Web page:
This year's World Mental Health Day (October 10) is celebrated at a time when our daily lives have been significantly altered as a result of the COVID-19 pandemic. The last few months have brought many challenges: for healthcare workers, who provide their services in difficult circumstances and go to work in fear of bringing COVID-19 home; to students, who had to adapt to distance classes, with little contact with professors and colleagues and worried about the future; to workers whose livelihoods are threatened; the large numbers of people trapped in poverty or in fragile humanitarian environments with very little protection from COVID-19; and for people with mental health conditions, many of whom are even more socially isolated than before. Not to mention how to deal with the pain of losing a loved one, sometimes without being able to say goodbye.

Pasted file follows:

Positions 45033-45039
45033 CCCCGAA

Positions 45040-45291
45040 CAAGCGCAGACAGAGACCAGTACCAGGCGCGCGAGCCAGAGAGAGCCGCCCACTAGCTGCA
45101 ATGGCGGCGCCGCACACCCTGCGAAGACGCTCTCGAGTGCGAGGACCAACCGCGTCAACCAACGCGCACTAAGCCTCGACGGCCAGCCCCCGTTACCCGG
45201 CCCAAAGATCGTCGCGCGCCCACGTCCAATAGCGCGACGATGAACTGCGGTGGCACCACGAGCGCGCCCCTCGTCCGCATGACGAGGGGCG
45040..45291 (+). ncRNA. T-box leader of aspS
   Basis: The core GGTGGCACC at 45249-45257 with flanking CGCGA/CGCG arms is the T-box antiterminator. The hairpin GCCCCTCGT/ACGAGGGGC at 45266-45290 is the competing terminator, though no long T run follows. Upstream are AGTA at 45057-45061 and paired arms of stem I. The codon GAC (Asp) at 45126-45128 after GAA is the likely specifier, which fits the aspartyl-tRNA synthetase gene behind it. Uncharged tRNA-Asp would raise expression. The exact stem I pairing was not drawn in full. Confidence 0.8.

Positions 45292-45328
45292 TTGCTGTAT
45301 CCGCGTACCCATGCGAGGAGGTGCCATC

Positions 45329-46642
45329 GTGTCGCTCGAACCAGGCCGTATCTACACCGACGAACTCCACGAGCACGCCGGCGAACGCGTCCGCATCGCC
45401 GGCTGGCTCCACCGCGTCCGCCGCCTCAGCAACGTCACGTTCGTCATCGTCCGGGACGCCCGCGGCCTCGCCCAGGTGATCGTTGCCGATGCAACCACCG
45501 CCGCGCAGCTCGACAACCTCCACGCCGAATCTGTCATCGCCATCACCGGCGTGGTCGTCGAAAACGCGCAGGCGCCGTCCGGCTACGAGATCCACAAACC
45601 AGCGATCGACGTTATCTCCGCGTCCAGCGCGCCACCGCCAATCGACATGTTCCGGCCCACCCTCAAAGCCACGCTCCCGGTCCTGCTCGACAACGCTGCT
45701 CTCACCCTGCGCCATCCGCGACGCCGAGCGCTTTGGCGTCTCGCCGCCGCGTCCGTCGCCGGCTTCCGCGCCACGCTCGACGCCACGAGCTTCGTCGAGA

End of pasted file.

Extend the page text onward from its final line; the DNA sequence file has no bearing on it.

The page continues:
The economic fallout from the pandemic is already being felt everywhere, as companies lay off employees in an attempt to save businesses or are forced to close entirely.
Based on past emergencies, mental health and psychosocial support needs are expected to increase significantly in the coming months and years. Investing in national and international mental health programs that have not received funding for years is more important than ever.
Therefore, this year's World Mental Health Day campaign aims to increase investments in mental health.